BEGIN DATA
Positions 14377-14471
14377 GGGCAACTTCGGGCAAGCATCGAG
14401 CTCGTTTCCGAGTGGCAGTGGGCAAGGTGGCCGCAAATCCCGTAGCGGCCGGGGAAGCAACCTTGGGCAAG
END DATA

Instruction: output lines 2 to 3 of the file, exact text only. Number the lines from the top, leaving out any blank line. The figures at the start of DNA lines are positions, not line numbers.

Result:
14377 GGGCAACTTCGGGCAAGCATCGAG
14401 CTCGTTTCCGAGTGGCAGTGGGCAAGGTGGCCGCAAATCCCGTAGCGGCCGGGGAAGCAACCTTGGGCAAG